Thursday, 19 August 2021

Beyond the Wall

 Beyond the wall is good. It’s aims are to create a game that emulates the fantasy of Ursula LeGuin or Lloyd Alexander. So Earthsea and Prydain. Both good choices for inspiration in my humble opinion. While at heart it’s a B/X clone it has a number of additional things going for it that I really like. 

Beyond the Wall is designed to be brought to the table with zero prep. I’ve run it twice with this exact amount of prior work and it’s been great at the table. 

Character Generation is achieved by means of playbooks and involves collaboration between players and GM to build the PCs home village. Basically each playbook is a set of random tables that tells you something about your character and allows you to add a location or NPC to the village map. It’s cool. It immediately ties the PCs to one another through pieces of shared history and to the setting because it’s their home and they are helping create it. You get packs like Young Hunstman or Witch’s Aprentice or Assistant Beast Keeper. 

Meanwhile the GM gets a scenario pack, also a series of tables. This allows the GM to tie into the players ideas by populating tables with the NPCs and locations they create and rolling for a series of events that take place in the build up to the scenario as well as the contents of the scenario itself. The scenario pack also gives you a few useful bits like monster stats and suggestions for how to use them and also a big list of thematic names (which is always handy.) Included in the main book are a few scenario packs such as The Angered Fae or The Witch’s Mistake. 

In a series of rolls and about an hour you should have characters ready and a scenario prepped and a collaborative world built. Well, it’s a village but it’s pretty much the world of the PCs because they are young heroes starting out on an adventuring career.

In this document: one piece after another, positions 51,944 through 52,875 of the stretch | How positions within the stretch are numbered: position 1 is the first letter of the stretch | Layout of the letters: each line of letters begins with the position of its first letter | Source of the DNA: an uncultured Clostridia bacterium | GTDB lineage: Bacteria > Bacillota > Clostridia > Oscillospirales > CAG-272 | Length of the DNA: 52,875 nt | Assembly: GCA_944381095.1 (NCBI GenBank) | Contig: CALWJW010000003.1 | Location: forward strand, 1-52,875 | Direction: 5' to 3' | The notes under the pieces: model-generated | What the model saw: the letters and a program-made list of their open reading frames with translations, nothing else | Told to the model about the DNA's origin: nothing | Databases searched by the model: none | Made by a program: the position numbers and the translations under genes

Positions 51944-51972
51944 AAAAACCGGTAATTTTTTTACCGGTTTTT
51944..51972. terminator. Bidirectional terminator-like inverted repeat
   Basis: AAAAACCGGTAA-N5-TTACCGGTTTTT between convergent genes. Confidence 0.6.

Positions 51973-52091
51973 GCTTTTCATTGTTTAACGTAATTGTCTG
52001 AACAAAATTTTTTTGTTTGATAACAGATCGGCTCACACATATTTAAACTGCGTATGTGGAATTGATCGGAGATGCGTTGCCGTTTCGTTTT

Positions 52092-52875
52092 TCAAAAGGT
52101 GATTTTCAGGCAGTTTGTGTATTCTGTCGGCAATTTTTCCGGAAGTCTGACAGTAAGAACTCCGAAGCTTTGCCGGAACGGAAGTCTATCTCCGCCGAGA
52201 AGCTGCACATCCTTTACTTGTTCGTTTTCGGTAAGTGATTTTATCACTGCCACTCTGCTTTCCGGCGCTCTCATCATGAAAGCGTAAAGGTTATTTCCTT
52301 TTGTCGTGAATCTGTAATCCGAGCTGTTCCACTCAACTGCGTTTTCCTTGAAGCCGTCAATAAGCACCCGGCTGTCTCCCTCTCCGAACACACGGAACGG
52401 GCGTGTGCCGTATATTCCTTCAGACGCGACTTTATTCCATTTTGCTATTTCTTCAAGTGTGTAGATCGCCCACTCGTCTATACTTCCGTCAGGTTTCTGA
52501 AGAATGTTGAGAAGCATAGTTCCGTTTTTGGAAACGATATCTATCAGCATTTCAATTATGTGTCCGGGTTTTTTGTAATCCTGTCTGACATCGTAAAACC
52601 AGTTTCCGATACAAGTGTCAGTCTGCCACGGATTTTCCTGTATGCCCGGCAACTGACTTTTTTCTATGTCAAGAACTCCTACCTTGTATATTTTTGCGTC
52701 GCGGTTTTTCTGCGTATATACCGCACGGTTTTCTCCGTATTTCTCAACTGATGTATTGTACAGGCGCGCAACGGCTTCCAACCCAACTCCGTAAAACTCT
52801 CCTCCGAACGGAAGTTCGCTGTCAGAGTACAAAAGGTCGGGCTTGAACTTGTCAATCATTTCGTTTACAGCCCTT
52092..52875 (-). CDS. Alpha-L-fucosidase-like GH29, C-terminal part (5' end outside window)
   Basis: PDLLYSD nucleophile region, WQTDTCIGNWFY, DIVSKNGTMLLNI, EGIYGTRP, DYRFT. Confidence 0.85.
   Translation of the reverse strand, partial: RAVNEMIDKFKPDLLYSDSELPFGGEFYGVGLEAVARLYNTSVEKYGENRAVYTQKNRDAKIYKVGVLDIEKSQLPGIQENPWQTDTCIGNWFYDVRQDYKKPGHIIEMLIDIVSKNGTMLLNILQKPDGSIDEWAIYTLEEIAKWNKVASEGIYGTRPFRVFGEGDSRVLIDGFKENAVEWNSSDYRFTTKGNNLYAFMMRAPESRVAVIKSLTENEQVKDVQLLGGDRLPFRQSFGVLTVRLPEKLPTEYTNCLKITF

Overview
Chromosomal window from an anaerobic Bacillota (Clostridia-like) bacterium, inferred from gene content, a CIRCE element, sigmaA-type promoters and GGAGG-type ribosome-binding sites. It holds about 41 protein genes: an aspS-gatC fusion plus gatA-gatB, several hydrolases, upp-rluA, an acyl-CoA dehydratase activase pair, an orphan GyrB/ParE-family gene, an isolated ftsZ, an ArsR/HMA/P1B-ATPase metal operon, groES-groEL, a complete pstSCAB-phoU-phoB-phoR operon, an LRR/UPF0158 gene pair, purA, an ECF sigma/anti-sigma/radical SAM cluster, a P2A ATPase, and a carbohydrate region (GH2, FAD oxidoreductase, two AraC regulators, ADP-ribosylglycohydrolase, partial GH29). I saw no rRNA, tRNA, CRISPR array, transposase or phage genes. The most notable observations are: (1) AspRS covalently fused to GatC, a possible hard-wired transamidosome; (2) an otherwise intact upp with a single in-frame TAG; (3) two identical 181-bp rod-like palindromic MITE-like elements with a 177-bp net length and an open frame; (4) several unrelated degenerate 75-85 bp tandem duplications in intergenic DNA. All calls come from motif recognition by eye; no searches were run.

I’ve run Beyond the Wall twice, intending to use it in the manner it suggests. So we sat down over a Google meet session and did characters and a scenario pack. It took two sessions of two hours to resolve the mystery of the Angered Fae but we also created the PCs and their village and I did no work outside of the sessions. So a success for Beyond the Wall. 

The second time I ran it, our scheduled session of Alien wasn’t ready for the table for IRL reasons so I offered to run BtW at short notice. Again I turned out a scenario pack, the Opened Barrow, and we used the same characters from the prior game, which was by now months in the past. I did add a new player and it was simple to get them to roll on their tables alone to generate stuff for their character and the village with one minor alteration (PCs get a bonus from one of the other players’ seated next to them at the table playbook so we determined this randomly instead.) Again I did no prep. I already had a lot of stuff to tie into from the previous game. One PCs ambiguous romantic involvement with another, now absent, PC’s betrothed. The absent PC now having gone missing in game plus the stuff from the scenario pack and I had loads to work with. Another couple of sessions worth it turned out. So for filling in at the last minute I was very happy with it. 

I’d like to run a full campaign of this at some point as there are campaign tools in the “Further Afield” supplement that also look very handy indeed.

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